Time to haul SASP (back to the beginning)

New study demonstrates links between protein and the toxin-producing senescence phenotype.

Senescent cells have stopped dividing and stopped being useful, but haven’t read the “time to die” memo. Instead they hang around, secreting a cocktail of inflammatory chemicals, called senescence-associated secretory phenotype, or SASP, and encouraging otherwise healthy cells to cross over to the dark side

Longevity.Technology: SASP-produced chemicals adversely affect neighbouring cells, the surrounding extracellular matrix and other structural components, causing a cascade of negative effects which can include chronic inflammation and causing senescence in healthy cells.

Celluar senenescence has emerged as a hallmark of aging, and targeting senescent cells using senolytics has gained increasing attention as a method to extend lifespan and healthspan. Understanding the link between the protein G3BP1 and the SASP could help mitigate the effects of aging as well as shed more light on the process itself.

Scientists at the Rosalind & Morris Goodman Cancer Research Center at McGill University and at the Université de Montréal, both in Montreal, Canada, demonstrated that the rasGAP SH3-binding protein 1 (G3BP1) is necessary to activate SASP.

They also found that by interfering with G3BP1, they could interfere with a pathway crucial to SASP activation [1].



“… don’t buy green tea futures just yet; like many geroscience pathways, it is not just a matter of using EGCG to switch off G3BP1. Mice without G3BP1 show evidence of accelerating aging and their cells appear to have replication difficulties.”



The study, performed on mice, found that simply silencing G3BP1 expression in mice does not guard against cells becoming senescent. Instead, the research team interfered with the protein using epigallocatechin gallate (EGCG), a polyphenol found in green tea that has a variety of health benefits at lower levels. The team found that EGCG interferes with the enzyme cyclic GMP-AMP synthase (cGAS), whose cGAS-STING pathway is responsible for an interferon response critical to the SASP.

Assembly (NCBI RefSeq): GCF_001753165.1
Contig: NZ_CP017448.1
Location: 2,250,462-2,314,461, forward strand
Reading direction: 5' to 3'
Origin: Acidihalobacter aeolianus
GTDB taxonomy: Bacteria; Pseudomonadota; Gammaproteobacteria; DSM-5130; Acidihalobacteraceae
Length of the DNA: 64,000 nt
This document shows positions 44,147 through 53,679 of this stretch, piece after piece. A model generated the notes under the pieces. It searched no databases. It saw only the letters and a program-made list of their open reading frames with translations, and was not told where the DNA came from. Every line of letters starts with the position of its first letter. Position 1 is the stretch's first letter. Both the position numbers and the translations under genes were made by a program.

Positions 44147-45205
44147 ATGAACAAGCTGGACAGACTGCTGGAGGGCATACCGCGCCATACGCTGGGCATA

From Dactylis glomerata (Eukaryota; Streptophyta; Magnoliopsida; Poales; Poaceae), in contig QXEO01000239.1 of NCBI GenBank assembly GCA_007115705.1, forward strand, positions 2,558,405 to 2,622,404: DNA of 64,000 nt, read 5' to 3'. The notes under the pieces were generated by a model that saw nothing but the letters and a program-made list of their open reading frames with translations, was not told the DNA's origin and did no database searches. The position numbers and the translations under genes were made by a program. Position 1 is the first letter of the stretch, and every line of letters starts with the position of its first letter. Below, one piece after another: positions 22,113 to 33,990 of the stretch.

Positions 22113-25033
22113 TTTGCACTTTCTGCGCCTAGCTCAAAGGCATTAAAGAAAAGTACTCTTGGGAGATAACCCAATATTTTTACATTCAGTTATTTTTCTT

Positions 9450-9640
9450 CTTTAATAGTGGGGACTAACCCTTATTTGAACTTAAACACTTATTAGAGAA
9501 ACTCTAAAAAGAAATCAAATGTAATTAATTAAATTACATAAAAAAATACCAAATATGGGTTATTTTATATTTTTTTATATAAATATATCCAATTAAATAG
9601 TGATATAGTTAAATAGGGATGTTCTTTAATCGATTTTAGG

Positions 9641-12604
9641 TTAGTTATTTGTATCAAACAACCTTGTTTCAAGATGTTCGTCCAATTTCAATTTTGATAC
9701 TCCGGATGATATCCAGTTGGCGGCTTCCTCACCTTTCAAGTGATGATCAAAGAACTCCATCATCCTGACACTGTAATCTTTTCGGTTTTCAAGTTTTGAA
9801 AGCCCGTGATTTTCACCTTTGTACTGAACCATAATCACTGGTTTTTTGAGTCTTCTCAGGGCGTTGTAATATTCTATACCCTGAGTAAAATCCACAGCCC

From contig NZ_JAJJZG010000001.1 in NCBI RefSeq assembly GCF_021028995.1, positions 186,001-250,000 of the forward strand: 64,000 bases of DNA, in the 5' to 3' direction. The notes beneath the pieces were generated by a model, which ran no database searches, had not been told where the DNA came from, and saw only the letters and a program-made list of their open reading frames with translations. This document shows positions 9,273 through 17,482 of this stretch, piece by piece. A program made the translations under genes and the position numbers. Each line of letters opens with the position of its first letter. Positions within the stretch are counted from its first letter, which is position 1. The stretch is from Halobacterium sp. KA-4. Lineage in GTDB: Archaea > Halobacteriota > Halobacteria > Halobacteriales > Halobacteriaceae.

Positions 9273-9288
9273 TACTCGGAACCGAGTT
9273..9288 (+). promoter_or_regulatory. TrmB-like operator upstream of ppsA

By comparing the activity of cells with and without G3BP1, the research team discovered that cells without G3BP1 were unable to colocalise cGAS with the cytosolic chromatin fragments of senescent cells; this meant the pathway was disrupted before it had even begun.

The Montreal-based team checked their theory by supplementing cells with a cGAS byproduct and observed that SASP was promoted even when G3BP1 was restricted, demonstrating that the G3BP1/cGAS relationship is key the production of SASP.

But don’t buy green tea futures just yet; like many geroscience pathways, it is not just a matter of using EGCG to switch off G3BP1. Mice without G3BP1 show evidence of accelerating aging and their cells appear to have replication difficulties [2]. EGCG also plays a role in other important biochemical pathways.

The paper authors acknowledge that their research is at an early stage, as the double-edged sword of senescent cells means they also play role in “critical physiological functions such as embryonic growth and patterning, glucose homeostasis, and wound healing.”

“Therefore, further investigations are needed to identify specific compounds able to target G3BP1 in senescent cells and their implications on cancer progression, without the explicit removal or inhibition of senescence,” the research team conclude. “If successful, such an endeavor will provide new generation of drugs for the treatment of cancer and age-related disease as alternatives to senolytics and senomorphics and their potential negative effects [1].”

[1] https://www.nature.com/articles/s41467-020-18734-9
[2] https://pubmed.ncbi.nlm.nih.gov/23373770/

Eleanor Garth
Deputy Editor Now a science and medicine journalist, Eleanor worked as a consultant for university spin-out companies and provided research support at Imperial College London and various London hospitals in a former life.

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